Joan Erbe, artist

Joan Erbe, shown in 2011, was the subject of a tribute show at the Fleckenstein Gallery.

Joan Erbe, a prolific and successful artist who painted whimsical characters doused with wit and satire, died Aug. 21 of complications from a stroke at Gilchrist Hospice Care in Towson. The Cheswolde resident was 87.

"Her art speaks. She was never trendy. She just had her own voice," said Rebecca Hoffberger, founder of the American Visionary Art Museum. "I thought of her and her personality as a calm version of Auntie Mame mixed with sculptor Louise Nevelson and Maude from the film 'Harold and Maude.' She was such a big spirit."


Ms. Erbe was born in Baltimore and raised on Bateman Avenue in Windsor Hills. She was the daughter of Harry Erbe, a wholesale coffee salesman who took her to circuses as a child. In newspaper interviews, she said the performers and the sideshow oddities she saw there influenced her art. Her mother, Bertha Metcalf Erbe, was a secretary at the Enoch Pratt Free Library's children's department.

Ms. Erbe told interviewers that her mother would tell her to amuse herself in her room and not to come out until she made a drawing. She built her own cardboard toys, too. Her mother recognized the child's talent and enrolled her at age 7 in Saturday classes at what is now the Maryland Institute College of Art.


As an Eastern High School student, Ms. Erbe majored in art through a Carnegie studies program. She won a scholarship to MICA, where she studied with Leonard Bahr. She also studied with Ann Didusch Schuler and Louis Bouche.

She began painting traditional oil portraits but soon found her own expressionistic style. Family members said she was determined to support herself from the sales of her works, but she also dressed mannequins and designed windows at the old Stewart's department store on Howard Street.

In 1957, she had an exhibition at the old Martick's, the Mulberry Street tavern that later became a French restaurant. The show won critical praise and she was compared to two other well-established Baltimore artists, Keith Martin and Glenn Walker.

She won prizes at the old Peale Museum's Life in Baltimore annual exhibitions and had a solo show at the Baltimore Museum of Art in 1967. She also had early displays at the Philadelphia Art Alliance and the I.F.A. Gallery in Washington, D.C.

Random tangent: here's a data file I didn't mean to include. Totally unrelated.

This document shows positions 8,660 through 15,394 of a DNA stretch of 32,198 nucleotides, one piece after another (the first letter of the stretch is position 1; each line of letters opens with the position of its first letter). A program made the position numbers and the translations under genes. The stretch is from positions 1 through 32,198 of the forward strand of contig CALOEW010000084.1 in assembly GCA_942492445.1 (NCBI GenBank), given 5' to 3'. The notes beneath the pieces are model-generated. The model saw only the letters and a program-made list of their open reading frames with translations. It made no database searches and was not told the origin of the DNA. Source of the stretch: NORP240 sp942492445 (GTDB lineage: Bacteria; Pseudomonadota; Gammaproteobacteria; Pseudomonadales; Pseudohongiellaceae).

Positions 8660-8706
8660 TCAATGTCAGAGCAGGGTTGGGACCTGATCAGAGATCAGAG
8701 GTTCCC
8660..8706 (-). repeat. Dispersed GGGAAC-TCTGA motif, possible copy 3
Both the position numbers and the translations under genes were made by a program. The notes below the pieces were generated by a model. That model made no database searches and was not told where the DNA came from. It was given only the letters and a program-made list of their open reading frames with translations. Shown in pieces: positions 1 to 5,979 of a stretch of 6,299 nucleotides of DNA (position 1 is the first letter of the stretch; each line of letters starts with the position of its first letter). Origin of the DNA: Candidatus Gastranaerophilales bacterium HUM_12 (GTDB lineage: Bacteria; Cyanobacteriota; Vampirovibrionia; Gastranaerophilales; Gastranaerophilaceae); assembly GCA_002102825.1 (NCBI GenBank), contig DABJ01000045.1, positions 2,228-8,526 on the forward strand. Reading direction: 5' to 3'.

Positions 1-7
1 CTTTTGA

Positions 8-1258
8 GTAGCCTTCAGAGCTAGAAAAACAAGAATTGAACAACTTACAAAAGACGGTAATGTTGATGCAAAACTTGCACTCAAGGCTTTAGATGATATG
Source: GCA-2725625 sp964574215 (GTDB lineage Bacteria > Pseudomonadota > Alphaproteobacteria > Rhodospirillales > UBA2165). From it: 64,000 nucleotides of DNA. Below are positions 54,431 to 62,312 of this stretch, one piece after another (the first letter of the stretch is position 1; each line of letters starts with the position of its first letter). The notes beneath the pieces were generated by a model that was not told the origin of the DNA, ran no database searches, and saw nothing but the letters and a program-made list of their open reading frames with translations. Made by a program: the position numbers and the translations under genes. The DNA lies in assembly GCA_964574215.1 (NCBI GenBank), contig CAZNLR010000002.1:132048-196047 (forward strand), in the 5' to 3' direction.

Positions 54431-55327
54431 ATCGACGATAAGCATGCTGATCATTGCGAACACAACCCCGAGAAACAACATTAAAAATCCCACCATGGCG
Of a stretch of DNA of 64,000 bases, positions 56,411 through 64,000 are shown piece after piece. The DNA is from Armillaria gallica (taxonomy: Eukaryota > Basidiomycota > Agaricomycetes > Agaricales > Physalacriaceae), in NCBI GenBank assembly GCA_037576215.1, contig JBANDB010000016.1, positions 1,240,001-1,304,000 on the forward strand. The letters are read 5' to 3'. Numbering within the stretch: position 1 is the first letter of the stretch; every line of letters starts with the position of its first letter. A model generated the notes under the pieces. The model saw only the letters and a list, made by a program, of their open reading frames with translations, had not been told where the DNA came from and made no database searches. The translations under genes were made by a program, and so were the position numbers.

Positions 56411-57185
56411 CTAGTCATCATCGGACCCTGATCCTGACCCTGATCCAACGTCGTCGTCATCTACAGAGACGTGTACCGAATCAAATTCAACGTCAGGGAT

"I'm into faces, yeah that's true," she said in a 1981 Evening Sun article. "I love faces, except my own. ... I will admit my subject matter is sometimes bizarre, but I don't apologize. To a degree I am amusing myself, I guess. I think I am mostly an easel painter."

She lived for many years in Roland Park. She set up studios on the top floor of her home, on a porch and finally in the dining room.

"Joan Erbe's world is richly peopled with characters of fantasy realized in a way that allows the artist to comment upon the human condition with pungent wit and psychological insight," said Baltimore Sun art critic John Dorsey in a 1995 review of her works. "These strangely formed people with big heads and weird costumes, painted with a palette of vivid colors, are superficially like no one you've seen before. But inside, they're like you and me and all of us."

In 1963, she expanded her repertoire and began working with ceramics and made small sculptures and ceramic jewelry.


"My ceramics are really sort of a hobby," she said in the 1981 Evening Sun article. "I guess you'd say my jewelry pieces are really miniatures of my large paintings. Once I wanted to be a potter but I never got the knack of handling the wheel. So I settled for smaller things. Making little faces is therapeutic. It's fun to make wearable art."

Ms. Erbe exhibited widely and sold numerous pieces. Most recently she had a show at the Fleckenstein Gallery on Keswick Road in Hampden.

"Joan didn't mince her words. She was headstrong and spoke her mind. She didn't care what other people thought," said Terrie Fleckenstein, the gallery's owner. "She pulled the characters she painted out of her head. In later years, her style became looser and her colors even brighter."

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Colleagues recalled Ms. Erbe's piercing blue eyes. Ms. Hoffberger compared her to Madame Blavatsky, the 19th-century occultist. "Joan's eyes were great mystic eyes," Ms. Hoffberger said.

Nearly 15 years ago, Ms. Erbe began teaching at the Edward Myerberg Senior Center in Northwest Baltimore.

Ms. Erbe "is that rare and wonderful artist who offers rewards on whatever level you seek them," Mr. Dorsey wrote in The Sun in 1995. "She even punctures the silly pomposity of most artists' statements with her own wise words on the subject: 'Years ago I armed myself with the statement, "If I could articulate what my paintings mean, I wouldn't bother to paint them." ' "


She met her husband, George Udel, at St. John's College in Annapolis at a double bill of Marx Brothers films. He became her business agent and was a co-founder of the Baltimore Film Forum.

Plans for a memorial service are incomplete.

Survivors include a son, Jacob Udel of Fort Collins, Colo.; two daughters, Joan Richmond Sarinsky of Baltimore and Dr. Constance C. Edwards of Fredericktown, Pa.; and a grandson. Her husband of 45 years died in 1999.